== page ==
May's Review: I suppose that I really should like this graphic novel given its premise. A young woman encounters a mysterious bookmobile filled with every book she has ever read. Seeing her personal history reflected on the shelves stirs something within her. As the years go by, she becomes obsessed with locating the bookmobile again. To help pass the time, she reads more books and eventually becomes a librarian. However, her reunion with the bookmobile and her personal collection of memories is bittersweet.
I would love to say that it was the bittersweet ending that ruined the book for me. I won't spoil it for the rest of you but let's just say, it's not a "happy ever after" kind of ending. Also, I wasn't too impressed by how the story was laid out and how it was illustrated. It just seemed "clunky" for a lack of a better description. It's an okay read but I think the author could have spent more time developing a better and certainly a more uplifting story. At least then I wouldn't be left with a slightly bitter taste in the month after reading this graphic novel.
Review: The Exile: An Outlander Graphic Novel
The Exile: An Outlander Graphic Novel by Diana Gabaldon
May's Review: So the growing trend these days is to take a highly popular work of literature and adapt to the graphic novel/manga format. We have already seen a number of this year with Sherrilyn Kenyon's urban fantasy/romance novels, Patterson's Maximum Ride books, and Meyer's Twilight series. I suppose these graphic novels/manga are done to appeal mainly to the author's fans because in some cases, I don't necessarily find the new adaptions to be as interesting as the original.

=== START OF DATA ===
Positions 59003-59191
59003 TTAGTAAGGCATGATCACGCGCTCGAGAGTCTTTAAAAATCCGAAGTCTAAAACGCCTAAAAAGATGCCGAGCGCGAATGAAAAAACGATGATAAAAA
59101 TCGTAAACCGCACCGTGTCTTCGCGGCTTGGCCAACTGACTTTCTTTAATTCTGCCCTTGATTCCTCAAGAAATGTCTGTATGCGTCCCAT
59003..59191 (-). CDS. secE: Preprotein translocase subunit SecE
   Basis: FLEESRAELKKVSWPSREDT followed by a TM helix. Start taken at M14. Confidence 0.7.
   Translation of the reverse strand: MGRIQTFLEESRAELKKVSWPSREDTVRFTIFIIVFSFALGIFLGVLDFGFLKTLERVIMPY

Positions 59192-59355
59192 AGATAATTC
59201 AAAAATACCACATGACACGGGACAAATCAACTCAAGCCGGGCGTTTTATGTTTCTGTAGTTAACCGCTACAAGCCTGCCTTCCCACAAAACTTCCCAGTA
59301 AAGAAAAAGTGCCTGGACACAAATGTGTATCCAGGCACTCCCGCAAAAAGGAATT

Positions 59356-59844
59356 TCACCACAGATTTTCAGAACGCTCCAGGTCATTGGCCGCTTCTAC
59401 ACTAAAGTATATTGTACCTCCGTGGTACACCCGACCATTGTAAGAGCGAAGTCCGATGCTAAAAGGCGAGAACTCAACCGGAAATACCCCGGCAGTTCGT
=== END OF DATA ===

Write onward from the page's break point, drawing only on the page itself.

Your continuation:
Mind you, I have to have read the original which brings up the whole Outlander series by Diana Gabaldon. Romance blog readers will know that I am largely a historical romance reader while some of my close friends, like JC, also know that I also happen to like my romances set in Scotland. But for some unexplainable reason, I have never managed to read Outlander, the first book in Gabaldon's hugely popular romance series. The book which won the 1991 RITA award for Best Romance novel, centers on a nurse, Claire Randall, who is vacationing with her husband in Scotland sometime in 1940s. While exploring, Claire inadvertently is transported back in time to 18th century Scotland where she meets our red-headed hero, Jamie Fraser, a fugitive with a complicated past. The rest of the story basically involves Claire trying to get back to her own time while trying to fight her immense physical attraction to Jamie.
The graphic novel picks up this complicated storyline by telling it from Jamie's prospective. I suppose that this was a new way to retell the familiar story but I admit that I wished it had told it from Claire's point of view instead. I felt Jamie's characterization wasn't quite as well developed and had difficulty following the rather convoluted plot at times. I assume that Claire develops very strong feelings for Jamie prior to being forced to marry him in the book because in the graphic novel, she just grudgingly seems to "go along" with everything and as a result, I don't find her all that compelling at times. It probably doesn't help that the illustrator likes to focus on Claire's buxom figure especially in the later half the of the novel making Claire more of a 1950s pin-up model rather than the intelligent and highly-compassionate heroine she is suppose to be portraying.
Fans of the series will likely flock to this graphic novel and fall in love with the series again. As for me, I just thought this novelization ranked a "Meh". Kinda mediocre as far as I'm concerned.
Foiled by Jane Yolen
Summary: Aliera Carstairs just doesn’t fit in. She’s always front and center at the fencing studio, but at school she’s invisible. And she’s fine with that . . . until Avery Castle walks into her first period biology class. Avery may seem perfect now, but will he end up becoming her Prince Charming or just a toad?